The 107-year-old courthouse of the 9th U.S. Circuit Court of Appeals in San Francisco–a building that survived two earthquakes and has been the scene of many courtroom dramas–has been declared a national historic landmark.
U.S. Interior Secretary Ken Salazar announced the designation last week for the James R. Browning United States Courthouse at Seventh and Mission streets.
Salazar called the courthouse “a superlative Beaux Arts public building exhibiting a complex merger of a number of artistic disciplines: architecture, sculpture, painting, stained-glass and decorative arts.”
The landmark designation is reserved for buildings of exceptional historical value or quality and there are slightly fewer than 2,500 such sites nationwide.
The four-story courthouse was completed in 1905 in an ornate version of the neoclassical Beaux Arts style known as the American Renaissance style.
While its exterior is quiet gray granite, the interior is lavishly decorated with marble walls, porcelain-tiled floors, Venetian glass mosaics and carved marble, plaster and mahogany.
“The building expresses the wealth, optimism and pride of a nation proclaiming its new status as a great imperial power,” according to a federal architectural study carried out in 1994.
A year after it opened, the building was damaged in the great earthquake and fire of 1906, but was one of the few buildings in the eastern part of San Francisco to remain standing, and served as an emergency shelter and a symbol of continuing functioning of the federal government. It was repaired and reopened in 1910.
The building originally housed not only the 9th Circuit court, which hears appeals of federal cases in nine western states, but also the federal trial court for Northern California, a regional headquarters of the U.S. Postal Service and several other federal agencies.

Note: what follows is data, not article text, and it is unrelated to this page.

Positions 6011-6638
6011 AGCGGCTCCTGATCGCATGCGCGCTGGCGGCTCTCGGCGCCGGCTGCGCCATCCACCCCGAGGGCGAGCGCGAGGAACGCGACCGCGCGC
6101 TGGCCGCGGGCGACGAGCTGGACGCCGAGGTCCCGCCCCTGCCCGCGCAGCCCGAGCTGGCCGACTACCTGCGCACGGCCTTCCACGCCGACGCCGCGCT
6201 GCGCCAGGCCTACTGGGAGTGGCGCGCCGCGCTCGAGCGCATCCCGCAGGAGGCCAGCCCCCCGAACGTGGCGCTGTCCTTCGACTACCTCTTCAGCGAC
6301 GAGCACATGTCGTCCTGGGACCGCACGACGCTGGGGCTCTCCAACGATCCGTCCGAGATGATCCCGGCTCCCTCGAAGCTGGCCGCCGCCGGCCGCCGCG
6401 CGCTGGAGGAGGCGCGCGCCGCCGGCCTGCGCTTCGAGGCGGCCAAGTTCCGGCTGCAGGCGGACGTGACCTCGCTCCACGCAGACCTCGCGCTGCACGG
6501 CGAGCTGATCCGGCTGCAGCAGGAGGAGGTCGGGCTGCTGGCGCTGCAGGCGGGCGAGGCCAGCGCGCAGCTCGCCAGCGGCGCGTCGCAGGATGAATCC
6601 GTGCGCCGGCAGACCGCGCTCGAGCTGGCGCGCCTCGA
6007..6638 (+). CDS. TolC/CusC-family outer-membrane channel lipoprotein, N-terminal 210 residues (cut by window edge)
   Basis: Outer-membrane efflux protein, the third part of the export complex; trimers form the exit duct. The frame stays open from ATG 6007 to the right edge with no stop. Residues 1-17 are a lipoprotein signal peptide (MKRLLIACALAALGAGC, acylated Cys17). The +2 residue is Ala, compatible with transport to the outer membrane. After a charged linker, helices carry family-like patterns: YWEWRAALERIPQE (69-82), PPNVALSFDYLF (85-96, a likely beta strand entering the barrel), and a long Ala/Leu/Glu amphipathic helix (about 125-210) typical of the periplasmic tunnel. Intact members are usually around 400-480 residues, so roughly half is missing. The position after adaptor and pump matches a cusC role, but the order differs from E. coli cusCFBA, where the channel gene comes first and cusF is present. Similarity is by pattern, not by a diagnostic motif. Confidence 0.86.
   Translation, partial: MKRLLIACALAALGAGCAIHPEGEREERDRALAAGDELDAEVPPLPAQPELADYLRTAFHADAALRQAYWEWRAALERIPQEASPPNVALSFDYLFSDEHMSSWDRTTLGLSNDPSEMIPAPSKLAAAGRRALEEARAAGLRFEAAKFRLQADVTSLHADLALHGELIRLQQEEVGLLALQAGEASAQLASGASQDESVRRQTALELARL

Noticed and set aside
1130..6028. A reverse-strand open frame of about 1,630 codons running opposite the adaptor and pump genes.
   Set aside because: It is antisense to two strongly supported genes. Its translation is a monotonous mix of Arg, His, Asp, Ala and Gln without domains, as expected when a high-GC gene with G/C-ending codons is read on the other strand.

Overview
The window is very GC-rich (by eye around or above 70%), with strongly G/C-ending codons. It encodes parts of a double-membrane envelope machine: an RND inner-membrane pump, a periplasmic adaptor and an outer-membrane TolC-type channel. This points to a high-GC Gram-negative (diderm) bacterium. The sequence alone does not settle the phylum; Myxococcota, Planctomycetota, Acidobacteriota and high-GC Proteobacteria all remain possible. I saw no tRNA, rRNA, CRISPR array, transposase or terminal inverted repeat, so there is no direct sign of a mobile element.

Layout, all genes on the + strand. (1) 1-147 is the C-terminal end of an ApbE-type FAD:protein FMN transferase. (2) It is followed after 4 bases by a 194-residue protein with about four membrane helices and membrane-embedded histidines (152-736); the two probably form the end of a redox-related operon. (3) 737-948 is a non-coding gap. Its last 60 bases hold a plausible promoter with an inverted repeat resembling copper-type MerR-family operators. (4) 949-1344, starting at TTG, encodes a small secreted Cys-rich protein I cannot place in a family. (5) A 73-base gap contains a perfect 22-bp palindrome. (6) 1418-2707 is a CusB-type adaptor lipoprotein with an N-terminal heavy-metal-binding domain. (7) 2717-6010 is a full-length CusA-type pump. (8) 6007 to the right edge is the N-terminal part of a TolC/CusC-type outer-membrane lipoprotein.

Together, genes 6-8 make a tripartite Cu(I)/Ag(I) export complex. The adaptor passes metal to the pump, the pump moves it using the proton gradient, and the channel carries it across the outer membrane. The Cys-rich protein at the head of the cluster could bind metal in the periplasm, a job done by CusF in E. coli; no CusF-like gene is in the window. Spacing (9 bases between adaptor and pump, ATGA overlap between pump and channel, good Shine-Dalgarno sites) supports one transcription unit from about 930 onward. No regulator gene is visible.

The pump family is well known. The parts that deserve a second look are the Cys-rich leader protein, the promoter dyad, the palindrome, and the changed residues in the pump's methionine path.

Famous trials held in the courthouse in the first half of the 20th century include the treason trial of a World War II radio announcer known as “Tokyo Rose” and the perjury trial of Longshoremen’s Union leader Harry Bridges.
In 1917 and 1918, the courthouse saw the trial of eight Indian nationalists who were seeking independence for India and were charged with conspiring to form a military enterprise against the United Kingdom.
During a break on the last day of trial, one of the defendants shot and killed a co-defendant whom he suspected of embezzling nationalist funds. A bullet hole made by a ricocheting bullet can still be seen in the courtroom. The shooter was killed by a U.S. marshal.
In 1962, the trial court, known as the U.S. District Court, moved to the then-new Federal Building at 450 Golden Gate Ave.
Appeals heard by 9th Circuit judges in the courthouse in recent years include the cases of the Napster music file-sharing program, ruled illegal by the court; California’s Proposition 209 ban on state affirmative action for minorities and women, which was upheld; and the state’s Proposition 8 ban on same-sex marriage, which was overturned but is now on appeal to the Supreme Court.
The 1989 Loma Prieta earthquake seriously damaged the courthouse and the building was closed for seven years for a $91 million renovation and seismic retrofitting program authorized by Congress.
The Post Office, which was by then the only other occupant of the building, moved out and the building is now used solely for the administrative headquarters, judicial chambers and courtrooms for the appeals court.
In 2005 the building was renamed the James R. Browning United States Courthouse in honor of the late Judge Browning, who served on the court from 1961 to 2000 and was its chief judge from 1976 to 1988.
Julia Cheever, Bay City News